Why do elephants paint their toenails red?
To hide in strawberry patches.

Have you ever seen an elephant hiding in a strawberry patch?
See? It works!

The second part of the joke can stand alone though, as it plays on the logical fallacy known as the converse error. This logical fallacy breaks down as such:

If P, then Q.


Therefore, P.

This is fallacious logic because P is not the only condition that yields Q.  Plugging the joke into the equation (which necessitates a double premise) yields:

If elephants hide in strawberry patches, AND they are good at it, then you wouldn’t see an elephant hiding in a strawberry patch.

You’ve never seen an elephant hiding in a strawberry patch.

Therefore, elephants hide in strawberry patches AND they are good at it.

This, I believe, is why the joke somehow stuck with me for so long.  The joke blatantly points out this logical fallacy, one that you often encounter in arguments with deluded individuals.  It is the basis for confirmation bias, which is the basis for many delusional theories.  The intelligent design theory, for example, breaks down when we subject it to the logical equation:

If the universe were created specifically for us, then we would be extremely well-suited to survive in it.

We are extremely well-suited to survive in the universe.

Therefore, the universe was created specifically for us.

The Ancient Alien or Ancient Astronaut Theory is also broken down this way, though it involves some syllogism:

If aliens visited our ancient ancestors, then our ancient ancestors would have misinterpreted them as gods.

If our ancient ancestors misinterpreted them as gods, then they would have written stories about them.

Our ancient ancestors have written stories about gods.

Therefore, aliens visited our ancient ancestors.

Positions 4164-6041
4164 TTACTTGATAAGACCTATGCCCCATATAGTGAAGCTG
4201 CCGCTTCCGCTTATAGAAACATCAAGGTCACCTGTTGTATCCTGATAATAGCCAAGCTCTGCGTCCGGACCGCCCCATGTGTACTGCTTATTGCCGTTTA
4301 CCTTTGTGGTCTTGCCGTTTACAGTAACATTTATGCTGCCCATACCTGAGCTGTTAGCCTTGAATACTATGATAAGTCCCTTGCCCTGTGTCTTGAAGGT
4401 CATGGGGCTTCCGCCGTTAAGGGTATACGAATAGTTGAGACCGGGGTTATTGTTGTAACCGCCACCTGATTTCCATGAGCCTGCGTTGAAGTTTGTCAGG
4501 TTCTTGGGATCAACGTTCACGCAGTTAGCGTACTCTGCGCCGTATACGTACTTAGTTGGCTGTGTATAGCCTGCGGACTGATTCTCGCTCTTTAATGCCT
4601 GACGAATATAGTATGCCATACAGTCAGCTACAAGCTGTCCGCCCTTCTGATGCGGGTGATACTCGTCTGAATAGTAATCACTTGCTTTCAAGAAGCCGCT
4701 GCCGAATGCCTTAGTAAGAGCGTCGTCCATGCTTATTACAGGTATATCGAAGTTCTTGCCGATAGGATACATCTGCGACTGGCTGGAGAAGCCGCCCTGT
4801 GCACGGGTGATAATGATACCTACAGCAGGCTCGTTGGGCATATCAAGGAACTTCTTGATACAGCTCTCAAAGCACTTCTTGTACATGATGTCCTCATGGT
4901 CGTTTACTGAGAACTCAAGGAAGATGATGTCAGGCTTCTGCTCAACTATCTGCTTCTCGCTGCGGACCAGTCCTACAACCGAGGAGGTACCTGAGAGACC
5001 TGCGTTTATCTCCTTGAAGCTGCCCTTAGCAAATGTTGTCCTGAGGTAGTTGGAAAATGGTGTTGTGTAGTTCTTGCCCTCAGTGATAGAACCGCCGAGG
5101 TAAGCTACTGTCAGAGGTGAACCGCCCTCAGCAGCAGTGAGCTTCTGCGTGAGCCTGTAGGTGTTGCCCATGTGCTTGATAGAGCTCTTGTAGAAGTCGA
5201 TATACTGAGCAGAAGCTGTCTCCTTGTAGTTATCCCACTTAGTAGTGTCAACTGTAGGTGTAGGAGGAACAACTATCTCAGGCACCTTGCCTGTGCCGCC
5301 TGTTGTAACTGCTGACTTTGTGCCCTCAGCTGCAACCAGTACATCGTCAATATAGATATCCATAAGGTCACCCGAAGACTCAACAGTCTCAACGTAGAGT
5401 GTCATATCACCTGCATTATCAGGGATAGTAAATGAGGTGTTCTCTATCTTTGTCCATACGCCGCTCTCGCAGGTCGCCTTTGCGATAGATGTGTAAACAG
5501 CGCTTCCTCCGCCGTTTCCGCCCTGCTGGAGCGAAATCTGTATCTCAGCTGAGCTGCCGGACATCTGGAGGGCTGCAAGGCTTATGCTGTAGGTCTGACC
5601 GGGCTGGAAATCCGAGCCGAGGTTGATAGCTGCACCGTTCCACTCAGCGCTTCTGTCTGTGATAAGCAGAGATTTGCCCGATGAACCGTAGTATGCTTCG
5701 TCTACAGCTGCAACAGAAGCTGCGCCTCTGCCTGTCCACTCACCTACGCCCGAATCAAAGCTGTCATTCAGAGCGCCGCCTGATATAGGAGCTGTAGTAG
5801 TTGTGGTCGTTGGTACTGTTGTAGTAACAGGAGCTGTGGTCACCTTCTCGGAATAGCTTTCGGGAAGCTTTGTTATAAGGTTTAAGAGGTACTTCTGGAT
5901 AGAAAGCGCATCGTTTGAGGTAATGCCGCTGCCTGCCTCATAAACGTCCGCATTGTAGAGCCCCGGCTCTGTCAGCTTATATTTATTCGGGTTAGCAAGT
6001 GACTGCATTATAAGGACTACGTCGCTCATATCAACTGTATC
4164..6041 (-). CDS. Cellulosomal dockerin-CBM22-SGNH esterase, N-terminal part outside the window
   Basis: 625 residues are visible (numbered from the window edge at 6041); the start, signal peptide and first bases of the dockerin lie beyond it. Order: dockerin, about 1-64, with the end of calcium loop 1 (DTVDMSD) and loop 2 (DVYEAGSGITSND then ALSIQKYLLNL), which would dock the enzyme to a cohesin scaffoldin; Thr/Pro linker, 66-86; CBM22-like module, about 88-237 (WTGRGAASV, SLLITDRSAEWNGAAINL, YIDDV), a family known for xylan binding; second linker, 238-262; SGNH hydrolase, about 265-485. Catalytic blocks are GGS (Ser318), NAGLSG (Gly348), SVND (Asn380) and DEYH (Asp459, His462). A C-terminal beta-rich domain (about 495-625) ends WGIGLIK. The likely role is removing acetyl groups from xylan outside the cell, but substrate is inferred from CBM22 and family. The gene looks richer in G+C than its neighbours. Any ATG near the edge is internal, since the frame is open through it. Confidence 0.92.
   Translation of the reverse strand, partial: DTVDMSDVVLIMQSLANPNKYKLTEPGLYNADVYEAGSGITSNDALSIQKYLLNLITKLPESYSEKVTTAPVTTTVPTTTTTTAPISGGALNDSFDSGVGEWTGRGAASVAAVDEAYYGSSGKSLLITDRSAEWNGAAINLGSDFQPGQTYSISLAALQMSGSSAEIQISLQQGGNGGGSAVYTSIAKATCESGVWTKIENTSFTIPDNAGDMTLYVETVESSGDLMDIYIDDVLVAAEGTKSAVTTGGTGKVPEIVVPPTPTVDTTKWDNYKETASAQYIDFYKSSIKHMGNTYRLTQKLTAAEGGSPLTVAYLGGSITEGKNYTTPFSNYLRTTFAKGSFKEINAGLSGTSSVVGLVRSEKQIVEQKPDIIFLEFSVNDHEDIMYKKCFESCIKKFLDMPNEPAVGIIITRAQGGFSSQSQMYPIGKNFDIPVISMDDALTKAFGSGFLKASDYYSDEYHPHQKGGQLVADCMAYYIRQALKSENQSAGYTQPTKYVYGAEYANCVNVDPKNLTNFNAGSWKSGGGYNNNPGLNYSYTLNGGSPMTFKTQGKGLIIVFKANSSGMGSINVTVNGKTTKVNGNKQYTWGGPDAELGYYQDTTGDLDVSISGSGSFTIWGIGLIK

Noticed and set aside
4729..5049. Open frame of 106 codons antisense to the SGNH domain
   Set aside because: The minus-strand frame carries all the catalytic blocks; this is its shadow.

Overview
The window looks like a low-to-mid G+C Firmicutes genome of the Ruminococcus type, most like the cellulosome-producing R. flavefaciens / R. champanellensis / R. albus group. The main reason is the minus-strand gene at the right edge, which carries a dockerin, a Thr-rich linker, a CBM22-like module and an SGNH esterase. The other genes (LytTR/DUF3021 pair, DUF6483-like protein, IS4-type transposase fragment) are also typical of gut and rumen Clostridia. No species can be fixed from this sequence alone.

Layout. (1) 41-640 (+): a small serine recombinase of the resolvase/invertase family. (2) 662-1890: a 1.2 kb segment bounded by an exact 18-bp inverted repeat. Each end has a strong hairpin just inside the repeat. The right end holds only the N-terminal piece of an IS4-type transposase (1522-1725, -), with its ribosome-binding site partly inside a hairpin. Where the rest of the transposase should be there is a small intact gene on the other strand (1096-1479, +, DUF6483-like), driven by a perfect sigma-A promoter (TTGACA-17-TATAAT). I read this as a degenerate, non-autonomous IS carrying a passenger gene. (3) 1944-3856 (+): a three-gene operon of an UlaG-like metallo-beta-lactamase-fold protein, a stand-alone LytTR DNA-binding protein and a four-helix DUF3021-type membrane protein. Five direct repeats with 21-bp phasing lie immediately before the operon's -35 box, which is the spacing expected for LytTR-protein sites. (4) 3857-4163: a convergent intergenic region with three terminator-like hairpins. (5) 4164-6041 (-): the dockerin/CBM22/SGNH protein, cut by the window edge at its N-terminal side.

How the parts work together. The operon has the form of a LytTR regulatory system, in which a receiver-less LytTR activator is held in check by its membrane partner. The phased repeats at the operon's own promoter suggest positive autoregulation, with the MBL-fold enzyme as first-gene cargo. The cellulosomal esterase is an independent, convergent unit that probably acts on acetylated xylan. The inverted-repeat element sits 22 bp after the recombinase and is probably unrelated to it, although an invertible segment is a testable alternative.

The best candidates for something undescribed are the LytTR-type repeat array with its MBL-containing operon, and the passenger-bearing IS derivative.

We could go on with other theories like Creationism or the Illuminati, but I think you get the idea.  The point is that the joke blatantly and humorously exemplifies the illogic of this line of reasoning in an absurd and obvious way, and that’s what makes it such an interesting joke.


But the internet wasn’t done with me yet.  I kept digging and found that the common thread of the elephant jokes, the obviousness of an elephant being present in any situation, has long been fodder for comedy and ironic situations.  Wikipedia gives us this bit of trivia:

In 1935, comedian Jimmy Durante starred on Broadway in the Billy Rose stage musical Jumbo, in which a police officer stopped him while leading a live elephant and asked him, “What are you doing with that elephant?” Durante’s reply, “What elephant?”, was a regular show-stopper.

It may be from this joke or any derivations thereof that we get the phrase “the elephant in the room,” generally referring to something obvious to the situation that no one is addressing.  It conjures up an image of people sitting around a room in which there is a giant elephant without even addressing the presence of the elephant, almost reminiscent of an absurdist play.  The irony of the situation comes from the fact that to have an elephant in a room without addressing it takes a conscious effort on the part of everyone in the room not to address it.  This phrase has become so common as to be conflated with other phrases, for example “the pink elephant in the room.”  In this case the phrase was combined with the idiom of the pink elephant, which comes from a thought experiment in which a subject is asked not to think of a pink elephant.  Inevitably, and even despite the conscious effort of the subject, he is forced to think of a pink elephant, exemplifying ironic processing.  This psychological phenomenon is also the basis for the popular game you may have encountered in which whenever you think about the game, you lose.  If you’re unaware of this game, you may have noticed some people around you unprecedentedly and unexpectedly complaining, “Damn, I just lost the game.”  It should delight you to know that these people are not, in fact, schizophrenic.